Archibald John Motley, Jr.

Gettin' Religion

On view
Floor 7



Oil on linen

Overall: 32 × 39 7/16in. (81.3 × 100.2 cm)

Accession number

Credit line
Whitney Museum of American Art, New York; purchase, Josephine N. Hopper Bequest, by exchange

Rights and reproductions
© Valerie Gerrard Browne


Visual Description

Gettin' Religion by Archibald Motley, Jr. is a horizontal oil painting on canvas, measuring about 3 feet wide by 2.5 feet high. The work has a vividly blue, dark palette and depicts a crowded, lively night scene with many figures of varied skin tones walking, standing, proselytizing, playing music, and conversing. The appearance of the paint on the surface is smooth and glossy.

In the background of the work, three buildings appear in front of a starry night sky: a market storefront, with meat hanging in the window; a home with stairs leading up to a front porch, where a woman and a child watch the activity; and an apartment building with many residents peering out the windows. The entire scene is illuminated by starlight and a bluish light emanating from a streetlamp, casting a distinctive glow.

In the foreground is a group of Black performers playing brass instruments and tambourines, surrounded by people of great variety walking, spectating, and speaking with each other. A smartly dressed couple in the bottom left stare into each other’s eyes. A child stands with their back to the viewer and hands in pocket. A solitary man in profile smokes a cigarette in the near foreground. A woman with long wavy hair, wearing a green dress and strikingly red stilettos walks a small white dog past a stooped, elderly, bearded man with a cane in the bottom right, among other figures. The crowd is interspersed and figures overlap, resulting in a dynamic, vibrant depiction of a night scene.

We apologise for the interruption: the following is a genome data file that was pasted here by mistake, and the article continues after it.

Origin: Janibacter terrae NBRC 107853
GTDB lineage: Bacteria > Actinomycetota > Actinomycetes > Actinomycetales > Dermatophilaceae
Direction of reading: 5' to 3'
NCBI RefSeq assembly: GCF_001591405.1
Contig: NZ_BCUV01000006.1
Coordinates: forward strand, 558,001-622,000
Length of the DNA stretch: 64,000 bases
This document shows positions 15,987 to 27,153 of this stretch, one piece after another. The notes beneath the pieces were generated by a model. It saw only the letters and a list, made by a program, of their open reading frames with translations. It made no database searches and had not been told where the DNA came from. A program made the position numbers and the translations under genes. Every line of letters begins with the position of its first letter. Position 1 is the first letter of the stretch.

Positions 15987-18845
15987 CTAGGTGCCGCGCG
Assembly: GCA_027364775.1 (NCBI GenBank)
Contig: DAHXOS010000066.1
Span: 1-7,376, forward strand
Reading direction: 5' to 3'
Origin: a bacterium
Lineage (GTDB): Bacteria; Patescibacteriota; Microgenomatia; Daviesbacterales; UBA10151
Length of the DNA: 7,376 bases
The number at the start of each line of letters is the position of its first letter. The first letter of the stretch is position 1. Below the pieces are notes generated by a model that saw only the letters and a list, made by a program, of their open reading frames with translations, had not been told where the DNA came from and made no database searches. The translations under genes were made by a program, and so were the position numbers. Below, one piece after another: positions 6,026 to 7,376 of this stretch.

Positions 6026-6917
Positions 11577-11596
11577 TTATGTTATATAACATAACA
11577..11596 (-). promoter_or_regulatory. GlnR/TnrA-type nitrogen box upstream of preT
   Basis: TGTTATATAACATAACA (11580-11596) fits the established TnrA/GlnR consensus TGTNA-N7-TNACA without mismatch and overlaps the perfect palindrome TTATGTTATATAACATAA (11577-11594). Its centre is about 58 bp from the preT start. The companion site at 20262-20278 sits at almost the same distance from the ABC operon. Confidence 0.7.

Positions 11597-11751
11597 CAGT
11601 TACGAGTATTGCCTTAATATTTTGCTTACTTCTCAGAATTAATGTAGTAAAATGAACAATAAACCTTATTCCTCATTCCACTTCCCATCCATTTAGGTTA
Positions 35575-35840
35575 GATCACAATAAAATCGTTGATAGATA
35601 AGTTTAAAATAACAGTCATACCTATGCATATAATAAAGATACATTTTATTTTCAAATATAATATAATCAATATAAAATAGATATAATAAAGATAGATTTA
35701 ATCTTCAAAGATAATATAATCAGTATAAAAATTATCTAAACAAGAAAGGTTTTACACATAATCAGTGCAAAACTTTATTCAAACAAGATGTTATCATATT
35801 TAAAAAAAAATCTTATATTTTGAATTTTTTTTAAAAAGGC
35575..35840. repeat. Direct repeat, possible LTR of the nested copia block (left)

A central focal point of the foreground scene is a tall Black man, so tall as to be out of scale with the rest of the figures, who has exaggerated features including unnaturally red lips, and stands on a pedestal that reads “Jesus Saves.” This caricature draws on the racist stereotype of the minstrel, and Motley gave no straightforward reason for its inclusion.  The artist’s ancestry included Black, Indigenous, and European heritage, and he grappled with his racial identity throughout his life. He may have chosen to portray the stereotype to skewer assumptions about urban Black life and communities, by creating a contrast with  the varied, more realistic, figures surrounding the preacher.

A participant in the Great Migration of many Black Americans from the South to urban centers in the North, Motley’s family moved from New Orleans to Chicago when he was a child. He was especially intrigued by the jazz scene, and Black neighborhoods like Bronzeville in Chicago, which is the inspiration for this scene and many of his other works. In Getting’ Religion, Motley has captured a portrait of what scholar Davarian L. Baldwin has called “the full gamut of what I consider to be Black democratic possibility, from the sacred to the profane.”